- "'On TV there is. We watch that show every Friday night, just to see what stupid shit Mulder and Scully will do again. Investigating aliens from outer space is far more interesting than what *we* do in the FBI.'"
The Lion's Gate - this book by Nelson Demille contains a number of references to the X-Files, including:
- Male character (MC): "this is just like a scene in the X-Files ---"
- Female character (FC): " Stop with the f**king X-files."
- MC :"BUt doesn't it bug you that those two never get it on ? "
- FC: " She doesn't love him. She respects him and he respects her, and they don't want to lose or complicate that special relationship of trust."
- MC: "Say again? "
- FC: "Personally, I think they should be f**king by now"
The main male character always is saying "This is just like the xfile where..."
and then makes up something that isn't really an x-file at all.
Roswell High - "The Outsider" - in this book by Melinda Metz, some tourists are talking to Liz and question her about the famous Roswell crash. She thinks to herself, "These two are a total trip. I bet they have every episode of The X-Files on tape".
Rush Limbaugh is a Big Fat Idiot - The X-Files gets a mention in Al Franken's book as a show that would be blocked with the X-Chip (a parody on the v-chip which parents can use to block violent programs -- he also suggests the g-chip [blocks Geraldo] and the s-chip [block sitcoms] among others).
The Serpent - in this "underwater adventure book" by Clive Cussler, Marine Archeologists and Biologists are investigating pre-Columbian antiquities that may prove that Christopher Columbus was not the first European to discover America. Professor Orville, a respectable archeologist, but one who is quite vocal about his own 'bizarre' discoveries and theories - receives a phone call from one of the NUMA scientists. He answers the phone on page 390 saying:
- "Ah, Mulder and Scully, " Orville said, referring to the FBI characters in
the popular TV Program. "How are things with the X-files?"
- In the most serious tone he could muster, Trout said, "We've uncovered solid proof that those mysterious carved boats are from the lost continent of Mu."
- "You're Kidding!" Orville replied breathlessly
- "Yeah, I'm kidding. I just like to say the word Mu."
- Well, moo to you too Mulder. Now please tell me the real reason you
Somewhere Out There - this Harlequin Romance by Connie Bennett includes a main character named Kit Wheeler (Kit = baby fox), a former astronaut who becomes an unwitting witness to a UFO sighting, as well as a woman named Brenna Sullivan, a UFO researcher who believes that her father was killed in a complicated cover-up by the government. At one point, Kit asks the woman "Has anyone told you you've seen one too many episodes of the X-Files?" Later, Brenna puts on a night shirt that reads "The Truth is Out There".
Strange Highways - In this short story by Dean Koontz, a person meets a monster described as not "being like one of the relatively polite monsters out of the X-Files."
SVH Senior Year - So Cool - on page 131 of this book by Francine Pascal (creator of Sweet Valley High), Jessica Wakefield has a written journal entry (just like the rest of the main characters). She was the blond, blue-eyed Miss Popularity with a smart twin sister until this other chick came along. Jessica writes about not caring anymore because she is a social outcast now: "Like all those nerds I used to laugh at who dress like they’re color blind and pattern blind and pore over X-Files books during their lunch periods."
SVH Senior Year - Split Decision - on page 8 of this book by Francine Pascal, Andy is thinking about his future and he had promised the guidance counselor that he'd join a club. His journal entry reads: "Like a laser-tag team or a study group for the X-Files conspiracy theorists."
Sweet Valley University - Killer Party - on pages 91-92 of this book by Francine Pascal, the guys have vanished from a college New Year’s party. The girls are
freaking out, and Jessica Wakefield’s imagination is running away with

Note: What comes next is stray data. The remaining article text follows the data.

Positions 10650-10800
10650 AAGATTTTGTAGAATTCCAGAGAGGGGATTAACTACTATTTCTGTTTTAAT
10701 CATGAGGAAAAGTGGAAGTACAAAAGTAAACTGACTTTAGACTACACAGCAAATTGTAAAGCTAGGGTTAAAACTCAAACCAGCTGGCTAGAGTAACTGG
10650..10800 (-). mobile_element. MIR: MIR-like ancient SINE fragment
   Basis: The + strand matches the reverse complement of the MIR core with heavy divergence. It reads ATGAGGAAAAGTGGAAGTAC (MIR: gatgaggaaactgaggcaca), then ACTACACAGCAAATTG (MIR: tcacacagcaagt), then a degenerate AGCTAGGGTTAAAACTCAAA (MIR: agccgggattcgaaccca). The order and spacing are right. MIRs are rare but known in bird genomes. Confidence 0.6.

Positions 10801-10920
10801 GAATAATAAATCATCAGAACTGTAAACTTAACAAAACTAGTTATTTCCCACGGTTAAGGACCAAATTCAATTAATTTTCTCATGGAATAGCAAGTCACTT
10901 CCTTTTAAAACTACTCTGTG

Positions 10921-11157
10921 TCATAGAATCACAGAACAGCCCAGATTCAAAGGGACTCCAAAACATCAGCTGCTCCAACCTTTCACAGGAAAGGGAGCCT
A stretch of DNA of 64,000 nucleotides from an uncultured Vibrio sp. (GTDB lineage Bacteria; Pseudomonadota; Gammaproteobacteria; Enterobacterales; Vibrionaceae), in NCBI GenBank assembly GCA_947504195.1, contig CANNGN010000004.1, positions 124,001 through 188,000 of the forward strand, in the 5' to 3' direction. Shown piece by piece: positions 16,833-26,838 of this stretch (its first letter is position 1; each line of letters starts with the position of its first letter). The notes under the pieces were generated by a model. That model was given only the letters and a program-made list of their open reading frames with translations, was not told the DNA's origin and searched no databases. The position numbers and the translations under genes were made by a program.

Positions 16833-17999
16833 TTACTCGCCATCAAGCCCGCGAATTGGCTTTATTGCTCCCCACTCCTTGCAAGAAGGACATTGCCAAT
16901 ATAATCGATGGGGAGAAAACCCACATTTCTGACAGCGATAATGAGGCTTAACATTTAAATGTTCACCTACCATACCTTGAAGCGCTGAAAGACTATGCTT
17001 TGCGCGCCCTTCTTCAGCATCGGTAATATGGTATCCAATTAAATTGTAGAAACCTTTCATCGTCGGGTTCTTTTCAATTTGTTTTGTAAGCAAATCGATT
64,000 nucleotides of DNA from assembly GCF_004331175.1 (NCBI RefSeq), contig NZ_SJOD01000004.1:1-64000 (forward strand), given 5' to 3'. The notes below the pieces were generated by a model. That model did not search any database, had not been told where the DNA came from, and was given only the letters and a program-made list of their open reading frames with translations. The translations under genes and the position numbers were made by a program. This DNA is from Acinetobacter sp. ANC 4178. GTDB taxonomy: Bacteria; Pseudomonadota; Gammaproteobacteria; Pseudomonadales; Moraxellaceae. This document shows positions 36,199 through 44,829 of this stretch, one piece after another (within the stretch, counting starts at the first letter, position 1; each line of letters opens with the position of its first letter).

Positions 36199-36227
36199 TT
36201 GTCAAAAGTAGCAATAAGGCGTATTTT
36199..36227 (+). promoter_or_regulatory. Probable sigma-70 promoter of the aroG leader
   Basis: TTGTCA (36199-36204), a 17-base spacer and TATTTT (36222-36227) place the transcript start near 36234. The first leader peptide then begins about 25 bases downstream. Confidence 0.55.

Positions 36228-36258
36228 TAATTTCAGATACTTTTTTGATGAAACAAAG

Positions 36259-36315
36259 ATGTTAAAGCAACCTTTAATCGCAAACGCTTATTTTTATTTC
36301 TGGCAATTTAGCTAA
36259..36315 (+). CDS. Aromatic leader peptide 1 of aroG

Jessica shook her head. The black out had kind of thrown her, and her thoughts of the events preceding it were too fuzzy now, with events
blending togehter and blurring. It was all very X-Files.
“Maybe this was an alien abduction," Jessica thought wildly, her mind beginning to crawl out on an X-Files limb. Okay, so maybe that was out there, but at least it accounted for the mass disappearance.
"Maybe the blackout occurred as a result of the alien’s powerful forces, which somehow interrupted the flow of common electricity!" That
would at least explain the sequence of events. But Jessica wasn’t about
to speak her theories out loud, and in fact, she bit her lip to keep
from blurting anything out. Even if it was just a theory, she didn’t
feel like being blasted sarcastically down to earth by skeptical
Elizabeth 'Scully' Wakefield.
Tick-Tock - in this book by Dean Koontz, the "believer" character tells the skeptical one "Well, the world is full of strange stuff". When the skeptical one replies "Huh?", she asks "Don't you watch the X-Files?" (page 123).
Later, she says "He's just not prepared for this. He doesn't watch the X-Files.", to which the astonished Vietnamese character asks, "You not watch the X-Files?", then shakes her head in dismay and adds, "Probably watch junk detective show instead of good educational program" (page 309).
The Uninvited: An Exposé of the Alien Abduction Phenomenon - In this book by Nick Pope, the author is described (on the cover, no less) as "The Real-Life X-Files Man", and the back cover adds "Now the real-life version of the X-Files agent Fox Mulder presents his shocking findings." There appear to be a few mentions of the show in the book, and "The X-Files" is also listed in the book's index.
The Vampire Armand - In this book by Anne Rice, Armand describes his power to fly by saying "I have rather tiresome supernatural explanations that read like
tomes by members of The Society for the Study of Psychic Phenomena or the
scripts for Mulder and Scully on the television show called The X-Files."
(Chapter 23, page 354)
A Walk in the Woods - In this non-fiction best seller by Bill Bryson, Bryson's hiking buddy, Katz, complains that he's missing The X-Files while they are off hiking the Appalachian Trail.
When the Wind Blows - The following paragraph can be found in this book by James Patterson (on page 31):
"He opened the the cabin door and slipped outside into the crispy, cool night air. He felt little like Mulder in the X-Files. No actually he felt a lot like Mulder-and Mulder was a fricking nutjob and a half."
Wife is a Four-Letter Word - in this book by Stephanie Bond (a part of the Harlequin Love & Laughter line) the two main characters are watching X-Files reruns together. The two of them get into a discussion about the Mulder-Scully relationship that goes on for almost two pages!
X-Men: Smoke and Mirrors - in this book by Eluki Bes Shahar, Scott Summers (Cyclops) and Jean Grey make the comment that they could be Mulder & Scully look-alikes.